The increase in the amount of goods and services that are produced in an economy over a certain period of time. Economic growth can be measured in nominal or real terms using the respective GDP (Gross Domestic Product). Nominal GDP accounts for the effects of inflation, whereas they are excluded in the real GDP.
When productivity in an economy increases, more goods and services can be produced and sold over the same period of time. As a result, the economy grows and overall wealth increases. Economic growth is necessary because people generally want more commodities and a higher standard of living. Furthermore it is easier to redistribute wealth and advance new technologies while an economy is growing.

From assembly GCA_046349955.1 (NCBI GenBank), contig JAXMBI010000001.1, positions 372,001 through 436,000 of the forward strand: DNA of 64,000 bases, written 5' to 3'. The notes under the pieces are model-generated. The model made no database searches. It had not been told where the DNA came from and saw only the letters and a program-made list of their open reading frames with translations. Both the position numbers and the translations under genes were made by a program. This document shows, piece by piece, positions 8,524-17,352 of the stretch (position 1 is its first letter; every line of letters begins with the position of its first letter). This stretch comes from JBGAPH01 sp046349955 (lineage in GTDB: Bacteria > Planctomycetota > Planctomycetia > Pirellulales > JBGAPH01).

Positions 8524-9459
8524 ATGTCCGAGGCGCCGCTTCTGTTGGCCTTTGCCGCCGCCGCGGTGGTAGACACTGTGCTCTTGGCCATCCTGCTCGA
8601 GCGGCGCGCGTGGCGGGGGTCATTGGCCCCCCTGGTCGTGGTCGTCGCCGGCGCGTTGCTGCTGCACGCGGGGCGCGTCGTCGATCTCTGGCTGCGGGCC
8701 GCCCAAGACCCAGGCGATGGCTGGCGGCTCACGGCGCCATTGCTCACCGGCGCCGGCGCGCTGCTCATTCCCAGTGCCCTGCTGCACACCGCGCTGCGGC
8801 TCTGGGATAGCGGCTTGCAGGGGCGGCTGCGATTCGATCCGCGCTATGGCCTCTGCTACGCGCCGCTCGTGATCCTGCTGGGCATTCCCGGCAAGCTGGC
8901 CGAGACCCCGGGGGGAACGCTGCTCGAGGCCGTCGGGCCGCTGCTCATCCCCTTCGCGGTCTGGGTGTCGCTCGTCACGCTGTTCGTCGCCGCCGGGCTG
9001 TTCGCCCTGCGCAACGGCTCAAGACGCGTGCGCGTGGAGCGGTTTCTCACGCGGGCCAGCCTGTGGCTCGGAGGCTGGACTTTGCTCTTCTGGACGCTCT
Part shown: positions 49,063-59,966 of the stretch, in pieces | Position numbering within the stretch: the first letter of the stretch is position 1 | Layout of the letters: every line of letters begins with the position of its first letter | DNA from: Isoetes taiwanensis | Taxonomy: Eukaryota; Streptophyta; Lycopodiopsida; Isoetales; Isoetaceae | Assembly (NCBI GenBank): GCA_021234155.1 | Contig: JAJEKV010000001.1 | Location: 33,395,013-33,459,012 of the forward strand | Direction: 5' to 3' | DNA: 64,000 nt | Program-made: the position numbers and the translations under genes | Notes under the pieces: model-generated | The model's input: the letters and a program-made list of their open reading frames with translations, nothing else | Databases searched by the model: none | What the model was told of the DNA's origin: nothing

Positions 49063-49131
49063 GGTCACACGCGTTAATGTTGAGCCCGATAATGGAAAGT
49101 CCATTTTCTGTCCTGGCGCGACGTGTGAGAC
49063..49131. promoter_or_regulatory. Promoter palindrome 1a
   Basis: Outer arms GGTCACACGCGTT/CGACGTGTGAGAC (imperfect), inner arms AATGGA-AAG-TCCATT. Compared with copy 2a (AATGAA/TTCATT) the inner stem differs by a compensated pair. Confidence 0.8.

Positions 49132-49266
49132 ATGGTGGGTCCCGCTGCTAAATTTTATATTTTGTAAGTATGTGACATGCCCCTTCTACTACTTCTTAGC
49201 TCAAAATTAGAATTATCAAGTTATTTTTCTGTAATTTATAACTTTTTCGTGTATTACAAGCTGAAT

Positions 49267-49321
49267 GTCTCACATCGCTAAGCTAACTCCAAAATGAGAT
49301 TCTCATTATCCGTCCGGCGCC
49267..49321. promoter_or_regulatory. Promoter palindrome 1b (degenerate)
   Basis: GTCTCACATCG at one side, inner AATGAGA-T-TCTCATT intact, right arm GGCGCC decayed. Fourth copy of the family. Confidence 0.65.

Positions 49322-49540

The principle of economic growth has become quite controversial in recent years. While many economists perceived the necessity of growth almost as a dogma, critics have become increasingly numerous. Since the global economies are continuously overexploiting natural and non-renewable resources, the idea of unlimited economic growth seems to be doomed to fail at this point. It is important to be aware that after all economic growth is a means to an end and not an end in itself.